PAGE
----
A social eye-opener

We had the privilege of going to a picnic organised by the Western Cape branch of Retina South Africa.  It was a time for families of visually impaired and blind people to get together and hang out.

 Well, I have never felt so comfortable at a social gathering. Usually meeting strangers would be very stressful for me, not being able to recognise faces or make eye contact. Even socialising with that number of people that I know would put me on ‘high alert’…  On this day, however, I was free to go up to anyone. Touch their arm and say, “Who are you?”, “what are you doing here?”, “How do you cope with transport?”, “Who does the shopping?” and other seemingly rude and straightforward questions that are not usually appropriate on first meeting. It was so refreshing to be so open about struggles we have in common.  We even rivalled enthusiastically and chatted about who had which genetic defect and on what gene (thanks to the UCT Genetics Department).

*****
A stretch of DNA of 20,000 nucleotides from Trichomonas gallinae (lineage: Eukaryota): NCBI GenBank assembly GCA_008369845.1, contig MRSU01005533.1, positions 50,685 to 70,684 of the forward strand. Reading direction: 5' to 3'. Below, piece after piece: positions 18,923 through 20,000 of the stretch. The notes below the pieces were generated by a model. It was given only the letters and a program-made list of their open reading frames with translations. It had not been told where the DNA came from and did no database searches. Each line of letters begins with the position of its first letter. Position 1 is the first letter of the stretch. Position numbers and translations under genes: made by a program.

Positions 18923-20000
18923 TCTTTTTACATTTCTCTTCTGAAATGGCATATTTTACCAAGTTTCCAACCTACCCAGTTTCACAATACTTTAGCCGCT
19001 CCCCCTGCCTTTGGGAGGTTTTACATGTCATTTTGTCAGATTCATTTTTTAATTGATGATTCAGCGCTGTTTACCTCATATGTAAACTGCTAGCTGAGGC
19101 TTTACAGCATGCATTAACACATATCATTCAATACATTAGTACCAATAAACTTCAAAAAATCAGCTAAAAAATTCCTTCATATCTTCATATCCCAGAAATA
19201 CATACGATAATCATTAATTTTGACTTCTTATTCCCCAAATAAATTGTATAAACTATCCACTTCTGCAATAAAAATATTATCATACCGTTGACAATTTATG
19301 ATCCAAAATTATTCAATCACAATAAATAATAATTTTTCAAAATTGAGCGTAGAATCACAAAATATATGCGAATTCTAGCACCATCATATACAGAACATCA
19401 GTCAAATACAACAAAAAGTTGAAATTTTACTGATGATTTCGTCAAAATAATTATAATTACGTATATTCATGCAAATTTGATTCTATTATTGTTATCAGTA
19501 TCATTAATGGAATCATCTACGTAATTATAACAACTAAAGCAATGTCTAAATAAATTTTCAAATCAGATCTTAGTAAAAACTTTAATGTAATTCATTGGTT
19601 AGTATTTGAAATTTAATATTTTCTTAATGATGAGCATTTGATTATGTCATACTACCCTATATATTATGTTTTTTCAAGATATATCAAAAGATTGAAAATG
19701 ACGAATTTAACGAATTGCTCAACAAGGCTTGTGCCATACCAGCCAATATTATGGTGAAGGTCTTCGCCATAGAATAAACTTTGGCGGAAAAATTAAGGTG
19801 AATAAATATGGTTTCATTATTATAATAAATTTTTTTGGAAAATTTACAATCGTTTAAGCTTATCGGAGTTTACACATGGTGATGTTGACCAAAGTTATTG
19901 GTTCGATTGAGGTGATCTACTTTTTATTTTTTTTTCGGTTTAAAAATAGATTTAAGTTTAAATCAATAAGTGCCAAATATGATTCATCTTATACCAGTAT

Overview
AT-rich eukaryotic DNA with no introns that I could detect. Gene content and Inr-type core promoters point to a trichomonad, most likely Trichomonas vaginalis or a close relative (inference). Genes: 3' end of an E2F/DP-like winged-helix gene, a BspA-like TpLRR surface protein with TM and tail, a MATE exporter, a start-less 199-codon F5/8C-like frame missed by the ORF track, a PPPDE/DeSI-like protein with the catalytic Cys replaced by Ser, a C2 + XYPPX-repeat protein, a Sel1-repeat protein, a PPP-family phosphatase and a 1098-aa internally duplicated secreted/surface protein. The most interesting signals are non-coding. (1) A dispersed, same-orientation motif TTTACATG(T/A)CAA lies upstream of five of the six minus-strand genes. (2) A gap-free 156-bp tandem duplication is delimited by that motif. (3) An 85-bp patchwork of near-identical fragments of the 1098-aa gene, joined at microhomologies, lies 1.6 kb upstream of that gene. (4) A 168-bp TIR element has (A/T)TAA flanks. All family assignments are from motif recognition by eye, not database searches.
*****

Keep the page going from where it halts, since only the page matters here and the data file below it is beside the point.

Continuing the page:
The thing that stood out the most was the amount of laughter and noise! No awkward silences and no visual ‘sum-ups’ or whatever happens when it is quiet. There were so many people, from all walks of life, just grateful to be alive and have families around them.  I think that being the person with the visual problem is sometimes easier than being the family member.  It was wonderful for the loved ones to also be able to share around a common life challenge.

We all have struggles in life, but on this occasion, what seemed on the outside like a gathering of victims, was a celebration of victory’s.

 

2 thoughts on “A social eye-opener

    1. jenniferawebster Post author

      I learned that drawing without my reading machine is a disaster ….and that families with similar struggles can get a lot of encouragement from each other. ​Thanks for spurring me on to take the kernel out of the experience.

      On Sun, Mar 29, 2015 at 1:04 PM, Going Blind with Insight wrote:

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